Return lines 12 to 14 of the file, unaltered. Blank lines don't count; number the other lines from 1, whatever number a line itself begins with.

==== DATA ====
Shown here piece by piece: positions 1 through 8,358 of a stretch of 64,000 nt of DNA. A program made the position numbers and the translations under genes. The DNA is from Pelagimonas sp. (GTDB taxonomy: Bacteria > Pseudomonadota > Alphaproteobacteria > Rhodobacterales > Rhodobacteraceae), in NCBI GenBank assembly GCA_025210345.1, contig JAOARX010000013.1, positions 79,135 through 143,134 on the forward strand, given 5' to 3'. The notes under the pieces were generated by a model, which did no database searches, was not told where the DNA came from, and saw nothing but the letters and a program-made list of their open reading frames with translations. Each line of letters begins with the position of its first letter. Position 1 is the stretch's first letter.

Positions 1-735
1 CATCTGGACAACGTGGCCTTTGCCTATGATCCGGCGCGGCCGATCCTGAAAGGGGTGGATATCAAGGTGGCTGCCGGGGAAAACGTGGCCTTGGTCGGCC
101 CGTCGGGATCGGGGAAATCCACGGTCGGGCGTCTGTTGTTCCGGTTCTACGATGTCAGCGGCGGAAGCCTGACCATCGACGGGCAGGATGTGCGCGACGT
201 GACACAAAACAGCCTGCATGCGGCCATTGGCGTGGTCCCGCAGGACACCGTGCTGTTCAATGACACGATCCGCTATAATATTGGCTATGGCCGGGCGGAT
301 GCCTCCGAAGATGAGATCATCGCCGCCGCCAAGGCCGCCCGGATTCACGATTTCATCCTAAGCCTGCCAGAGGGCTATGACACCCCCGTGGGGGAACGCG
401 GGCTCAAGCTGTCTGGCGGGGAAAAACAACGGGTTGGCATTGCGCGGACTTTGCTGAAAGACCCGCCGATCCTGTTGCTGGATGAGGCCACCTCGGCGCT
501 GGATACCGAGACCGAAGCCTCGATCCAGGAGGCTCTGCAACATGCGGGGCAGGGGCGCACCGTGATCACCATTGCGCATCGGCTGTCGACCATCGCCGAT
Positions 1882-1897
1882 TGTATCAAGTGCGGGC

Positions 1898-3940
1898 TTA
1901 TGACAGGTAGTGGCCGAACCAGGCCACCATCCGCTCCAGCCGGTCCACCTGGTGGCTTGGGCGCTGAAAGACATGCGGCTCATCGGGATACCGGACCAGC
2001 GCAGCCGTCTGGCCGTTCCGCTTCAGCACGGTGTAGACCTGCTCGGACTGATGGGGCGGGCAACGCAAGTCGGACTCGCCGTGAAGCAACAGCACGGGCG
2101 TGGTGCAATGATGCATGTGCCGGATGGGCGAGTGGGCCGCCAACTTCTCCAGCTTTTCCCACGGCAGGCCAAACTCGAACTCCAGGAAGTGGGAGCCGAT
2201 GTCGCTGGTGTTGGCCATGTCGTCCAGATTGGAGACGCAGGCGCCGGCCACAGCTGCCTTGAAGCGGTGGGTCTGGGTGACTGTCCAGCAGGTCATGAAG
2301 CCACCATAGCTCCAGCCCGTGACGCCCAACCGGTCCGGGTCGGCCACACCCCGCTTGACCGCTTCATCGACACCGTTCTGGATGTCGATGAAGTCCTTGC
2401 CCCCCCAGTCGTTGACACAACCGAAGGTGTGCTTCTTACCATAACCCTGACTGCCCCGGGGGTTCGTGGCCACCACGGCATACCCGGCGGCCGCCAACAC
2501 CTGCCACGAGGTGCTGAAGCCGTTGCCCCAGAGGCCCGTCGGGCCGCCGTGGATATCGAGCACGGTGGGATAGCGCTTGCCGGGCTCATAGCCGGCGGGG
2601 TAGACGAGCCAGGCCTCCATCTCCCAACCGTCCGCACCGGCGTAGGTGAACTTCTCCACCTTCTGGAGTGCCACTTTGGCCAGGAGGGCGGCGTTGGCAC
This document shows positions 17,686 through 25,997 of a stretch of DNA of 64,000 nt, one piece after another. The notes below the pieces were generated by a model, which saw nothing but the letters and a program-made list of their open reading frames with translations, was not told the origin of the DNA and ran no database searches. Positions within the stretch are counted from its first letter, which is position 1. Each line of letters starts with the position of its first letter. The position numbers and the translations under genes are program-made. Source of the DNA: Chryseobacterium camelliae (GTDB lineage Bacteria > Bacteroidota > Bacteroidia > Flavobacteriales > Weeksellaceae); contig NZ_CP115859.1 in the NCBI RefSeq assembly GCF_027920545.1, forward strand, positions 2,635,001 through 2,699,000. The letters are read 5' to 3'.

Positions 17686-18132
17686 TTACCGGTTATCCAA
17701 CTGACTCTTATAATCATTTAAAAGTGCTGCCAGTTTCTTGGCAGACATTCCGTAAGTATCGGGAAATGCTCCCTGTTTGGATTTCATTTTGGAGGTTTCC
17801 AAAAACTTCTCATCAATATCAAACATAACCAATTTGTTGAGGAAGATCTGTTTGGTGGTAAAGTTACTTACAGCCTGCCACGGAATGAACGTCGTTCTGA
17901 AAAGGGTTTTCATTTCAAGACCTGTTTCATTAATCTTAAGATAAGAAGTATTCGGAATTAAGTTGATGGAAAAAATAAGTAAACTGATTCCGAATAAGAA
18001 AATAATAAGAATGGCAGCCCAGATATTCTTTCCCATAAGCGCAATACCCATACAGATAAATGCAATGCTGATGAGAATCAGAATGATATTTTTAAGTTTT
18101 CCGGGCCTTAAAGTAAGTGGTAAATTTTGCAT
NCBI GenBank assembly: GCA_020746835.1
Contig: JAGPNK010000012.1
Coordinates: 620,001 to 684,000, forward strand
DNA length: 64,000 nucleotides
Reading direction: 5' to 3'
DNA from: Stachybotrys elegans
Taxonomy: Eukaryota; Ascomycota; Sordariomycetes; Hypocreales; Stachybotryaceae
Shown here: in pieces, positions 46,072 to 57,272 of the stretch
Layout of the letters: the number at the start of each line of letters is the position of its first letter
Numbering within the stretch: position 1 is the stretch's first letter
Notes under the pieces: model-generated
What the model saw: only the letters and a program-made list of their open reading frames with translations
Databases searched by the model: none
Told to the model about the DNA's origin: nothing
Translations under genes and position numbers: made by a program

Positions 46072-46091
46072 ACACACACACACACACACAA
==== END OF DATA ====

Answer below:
1898 TTA
1901 TGACAGGTAGTGGCCGAACCAGGCCACCATCCGCTCCAGCCGGTCCACCTGGTGGCTTGGGCGCTGAAAGACATGCGGCTCATCGGGATACCGGACCAGC
2001 GCAGCCGTCTGGCCGTTCCGCTTCAGCACGGTGTAGACCTGCTCGGACTGATGGGGCGGGCAACGCAAGTCGGACTCGCCGTGAAGCAACAGCACGGGCG